C D Johnson. Holds degrees in analytic philosophy, computer science, and comparative religion from Old Dominion University and Virginia Theological Seminary.
What is a philosophical question? — This would be a “general question.”
Believe it or not, there is such a thing as a philosophical question, and it is not the same thing as a general question. A general question, the ones we are mostly used to, when reduced to their most basic form are usually in the following format:
W [is/are] X? — Also called the “What is X?” question, where W is the Interrogative or “question word” like Who, What, Where, When, Why, How — followed by the verbs like “is” or “are”, and concluded with a proposition X.
- What is Reality?
- Who is Descartes?
- Why do we suffer?
But these are not philosophical questions.
A philosophical question, in modern academia, is typically a four-part question. But there are various styles to this question according to who has taught you philosophy. The most watered down style, which can be seen to have a two-part structure, is describes as:
- In the first line, formulate a single focused question about the proposition or subject.
- Motivate this question on the basis of an analysis of the subject and its premises, adding support to the background of the question.
However, this two-part method is rather rudimentary, and the kind of format a first year philosophy student would be expected to use. The actual philosopher or philosophizer will require a bit more. The philosophical question in its more popular form consists of four elements:
- Reasoning (Premises)
- Inquiry (Actual Question)
If the form seems familiar, it’s taken from the form of a logical argument. However, there is a difference. Where in a logical argument, the final element is a Conclusion, in the philosophical question, it is an Inquiry, excluding the conclusion. The purpose being to present a question, not provide an answer.
You may also recognize the format as something else related to logic: The Syllogism. But this form is probably not the three-part syllogism (via Aristotelian Term Logic) that you are familiar with [Involving: Major Premise / Minor Premise / Conclusion]. This is a slightly older syllogism. Older by about 250 years at least.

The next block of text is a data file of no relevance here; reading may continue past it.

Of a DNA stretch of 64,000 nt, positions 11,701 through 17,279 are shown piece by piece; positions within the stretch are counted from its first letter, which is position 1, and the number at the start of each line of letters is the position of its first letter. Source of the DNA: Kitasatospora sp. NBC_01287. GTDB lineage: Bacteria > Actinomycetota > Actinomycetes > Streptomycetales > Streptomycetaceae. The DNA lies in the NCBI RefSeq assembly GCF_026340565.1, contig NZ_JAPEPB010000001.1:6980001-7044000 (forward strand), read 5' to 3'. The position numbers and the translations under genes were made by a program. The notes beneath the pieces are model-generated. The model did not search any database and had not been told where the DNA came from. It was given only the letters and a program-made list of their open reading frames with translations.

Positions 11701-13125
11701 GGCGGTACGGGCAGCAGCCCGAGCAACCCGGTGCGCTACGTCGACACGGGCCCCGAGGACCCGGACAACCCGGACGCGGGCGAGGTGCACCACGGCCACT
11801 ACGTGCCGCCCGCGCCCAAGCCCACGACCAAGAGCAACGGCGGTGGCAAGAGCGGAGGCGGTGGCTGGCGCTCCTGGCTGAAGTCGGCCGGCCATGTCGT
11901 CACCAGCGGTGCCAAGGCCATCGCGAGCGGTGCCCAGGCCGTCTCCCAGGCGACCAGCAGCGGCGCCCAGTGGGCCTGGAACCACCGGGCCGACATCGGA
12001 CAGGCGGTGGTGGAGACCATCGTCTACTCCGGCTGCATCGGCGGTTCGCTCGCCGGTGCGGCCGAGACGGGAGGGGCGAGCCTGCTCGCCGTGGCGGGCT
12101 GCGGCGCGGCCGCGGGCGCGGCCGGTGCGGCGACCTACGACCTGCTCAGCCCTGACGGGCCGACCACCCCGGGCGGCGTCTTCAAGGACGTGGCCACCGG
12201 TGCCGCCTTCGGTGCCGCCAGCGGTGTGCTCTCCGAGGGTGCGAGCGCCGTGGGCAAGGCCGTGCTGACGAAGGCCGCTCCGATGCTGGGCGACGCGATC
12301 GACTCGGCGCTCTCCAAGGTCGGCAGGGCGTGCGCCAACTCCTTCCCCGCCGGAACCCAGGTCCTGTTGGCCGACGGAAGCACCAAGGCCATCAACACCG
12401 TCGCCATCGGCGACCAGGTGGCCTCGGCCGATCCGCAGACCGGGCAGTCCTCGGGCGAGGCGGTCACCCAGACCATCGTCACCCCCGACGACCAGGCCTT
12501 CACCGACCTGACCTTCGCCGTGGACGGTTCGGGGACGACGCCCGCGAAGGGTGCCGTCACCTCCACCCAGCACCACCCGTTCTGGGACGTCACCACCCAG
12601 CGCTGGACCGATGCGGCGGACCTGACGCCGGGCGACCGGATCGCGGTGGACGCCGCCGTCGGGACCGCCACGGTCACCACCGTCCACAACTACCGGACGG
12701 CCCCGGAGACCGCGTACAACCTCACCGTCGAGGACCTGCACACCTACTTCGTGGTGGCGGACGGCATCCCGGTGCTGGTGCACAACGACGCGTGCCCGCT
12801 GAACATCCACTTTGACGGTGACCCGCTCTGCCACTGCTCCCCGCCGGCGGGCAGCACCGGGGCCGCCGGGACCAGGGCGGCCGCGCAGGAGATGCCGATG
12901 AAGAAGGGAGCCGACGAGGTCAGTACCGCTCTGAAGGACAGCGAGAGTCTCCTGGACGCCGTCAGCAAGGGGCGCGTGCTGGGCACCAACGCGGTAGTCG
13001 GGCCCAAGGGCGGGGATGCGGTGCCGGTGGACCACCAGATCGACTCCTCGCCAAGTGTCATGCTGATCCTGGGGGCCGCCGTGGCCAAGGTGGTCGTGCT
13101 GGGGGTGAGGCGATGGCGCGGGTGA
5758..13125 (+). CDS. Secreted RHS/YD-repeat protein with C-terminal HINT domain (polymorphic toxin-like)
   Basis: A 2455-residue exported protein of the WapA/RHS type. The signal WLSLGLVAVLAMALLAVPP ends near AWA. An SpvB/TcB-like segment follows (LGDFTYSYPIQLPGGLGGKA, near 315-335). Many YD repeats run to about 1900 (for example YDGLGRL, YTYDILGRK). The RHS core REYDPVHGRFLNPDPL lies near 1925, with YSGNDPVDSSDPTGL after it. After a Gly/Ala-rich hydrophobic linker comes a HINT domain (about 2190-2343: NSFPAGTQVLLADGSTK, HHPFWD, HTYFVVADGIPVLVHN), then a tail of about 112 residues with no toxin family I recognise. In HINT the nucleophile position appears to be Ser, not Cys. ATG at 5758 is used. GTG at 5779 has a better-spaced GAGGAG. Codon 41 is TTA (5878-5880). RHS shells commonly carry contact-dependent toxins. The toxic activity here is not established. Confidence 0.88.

The syllogism, in five-parts, first appears in the Indian Nyaya logic school in the 6th century, where its usage is adopted by other philosophical schools at later dates. How it managed to make its way to Europe is unknown, but it ends up being found in use in Greece during the Socratic era. In fact, many people are familiar with this five-part form which is referred to as the “method of Elenchus,” called “maieutics” [obstetrics] by Plato, and most commonly known today as the “Socratic Method” for its popular use by the teacher and philosopher, Socrates.
In its first five-part form, we have the following format:
- Proposition or Thesis
- Reasoning or Premises
- Analysis or Demonstration
- Inquiry (or in this case, an application of the analysis to the proposition)
Even the first steps in the scientific method were modeled after it:
- Formulation of a question
- Reasoned hypothesis
- Predictions of outcomes
- Analysis and interpretation of data
You may also recognized the reduced “formal logic” form:
Here is an example from the Nyaya schools method:
- Pratijna (Proposition or Thesis) — Tom is a cat.